Chevron Corp. won permission from a federal judge in New York to sue law firm Patton Boggs LLP over its involvement in obtaining a $9.5 billion judgment in Ecuador ruled to be a product of fraud.
U.S. District Judge Lewis Kaplan granted Chevron’s request today about a month after issuing findings that a lawyer representing the Ecuadoreans, Steven Donziger, and his associates used bribery and fraud to get the award, even ghostwriting much of the judgment issued by the Ecuadorean court. Donziger has appealed those findings.
Kaplan’s ruling today in Manhattan is a blow to Patton Boggs, a 400-lawyer firm known for its Washington lobbying practice, which has been struggling financially and is in merger talks with Squire Sanders LLP.
The law firm, based in Washington, helped represent Ecuadorean farmers and villagers for a portion of their decades-long legal battle against Chevron over its alleged pollution of their lands. Kaplan still must decide whether he has jurisdiction over the case before it can move forward, Rick Talisman, general counsel for Patton Boggs, said in an e-mail.
“If this case advances beyond these jurisdictional arguments, we look forward to showing the lack of merit in Chevron’s allegations regarding our law firm,” Talisman said. “High-stakes litigation requires the ability to take a punch even when it is below the belt.”
Patton Boggs laid off at least 32 lawyers last year in moves managing partner Edward Newberry has described as part of a structural overhaul to make the firm more profitable.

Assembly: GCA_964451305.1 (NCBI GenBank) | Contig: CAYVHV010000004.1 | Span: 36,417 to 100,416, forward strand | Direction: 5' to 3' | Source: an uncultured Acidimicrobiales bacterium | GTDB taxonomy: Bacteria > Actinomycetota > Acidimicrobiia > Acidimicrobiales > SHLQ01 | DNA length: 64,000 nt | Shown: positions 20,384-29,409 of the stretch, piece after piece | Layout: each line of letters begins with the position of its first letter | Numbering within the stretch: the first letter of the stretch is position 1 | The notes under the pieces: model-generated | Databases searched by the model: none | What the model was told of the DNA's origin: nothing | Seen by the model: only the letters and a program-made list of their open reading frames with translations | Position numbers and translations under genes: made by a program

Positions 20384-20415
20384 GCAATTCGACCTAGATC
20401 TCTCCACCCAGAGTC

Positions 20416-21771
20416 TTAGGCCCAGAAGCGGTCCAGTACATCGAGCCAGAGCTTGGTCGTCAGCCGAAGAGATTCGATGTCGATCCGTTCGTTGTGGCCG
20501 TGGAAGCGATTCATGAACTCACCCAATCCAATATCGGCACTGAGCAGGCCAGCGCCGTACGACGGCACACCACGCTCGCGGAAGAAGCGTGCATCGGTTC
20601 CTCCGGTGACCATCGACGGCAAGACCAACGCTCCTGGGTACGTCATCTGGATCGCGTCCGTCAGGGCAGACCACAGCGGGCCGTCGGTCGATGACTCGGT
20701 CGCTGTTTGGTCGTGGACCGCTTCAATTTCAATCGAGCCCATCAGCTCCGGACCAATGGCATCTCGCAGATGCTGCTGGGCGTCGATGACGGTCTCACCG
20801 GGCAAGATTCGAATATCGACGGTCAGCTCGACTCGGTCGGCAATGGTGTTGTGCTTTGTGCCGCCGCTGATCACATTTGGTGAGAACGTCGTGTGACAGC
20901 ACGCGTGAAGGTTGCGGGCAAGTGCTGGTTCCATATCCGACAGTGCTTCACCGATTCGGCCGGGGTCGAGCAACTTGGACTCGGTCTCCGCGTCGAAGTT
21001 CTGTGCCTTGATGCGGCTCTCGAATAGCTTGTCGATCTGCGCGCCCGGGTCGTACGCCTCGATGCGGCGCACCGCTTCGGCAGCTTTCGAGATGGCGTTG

The firm said this month that it would lose close to two dozen partners through firings and lateral departures. Last month, it said it would shut its Newark, New Jersey, office.
In his ruling today, Kaplan granted Chevron’s request to countersue in a case Patton Boggs had filed to protest a court order barring the firm from collecting on the Ecuador judgment. The law firm also sought access to $21.8 million the company had posted as a bond.
In court papers in June, Patton Boggs said Chevron’s effort to file those claims was “a bad-faith, legally futile, and vexatious stratagem designed to divert the resources” of the firm and pressure it to “abandon its clients as a result of unfavorable press.”
Chevron, the world’s third largest oil company by market value, is seeking an unspecified amount of money, including punitive and triple damages and attorneys fees, according to its countersuit.
The firm has “sought to defraud and mislead numerous courts, as well as federal and state governmental agencies and officials, Chevron’s shareholders, investors, analysts and the media,” the San Ramon, California-based company said in a court filing in May.
In the underlying 20-year-old environmental case, Donziger and other lawyers for people in Ecuador’s Lago Agrio area sought damages for Texaco Inc.’s alleged dumping of toxic drilling wastes from 1964 until about 1992 that polluted about 1,500 square miles (3,885 square kilometers). The lawsuit continued against Chevron after it acquired Texaco in 2001.
Chevron contends that state-owned Petroecuador, a former Texaco partner, is responsible for most of the pollution and that the U.S. company already cleaned up its share of the site under agreements with Ecuador in the 1990s.
Patton Boggs “remains proud of our work on behalf of the indigenous and farming communities residing in the Oriente region of Ecuador,” Talisman said. “We have no doubt that we acted ethically and properly in assisting these communities.”
The case is Patton Boggs v. Chevron Corp., 1:12-cv-09176, U.S. District Court, Southern District of New York (Manhattan).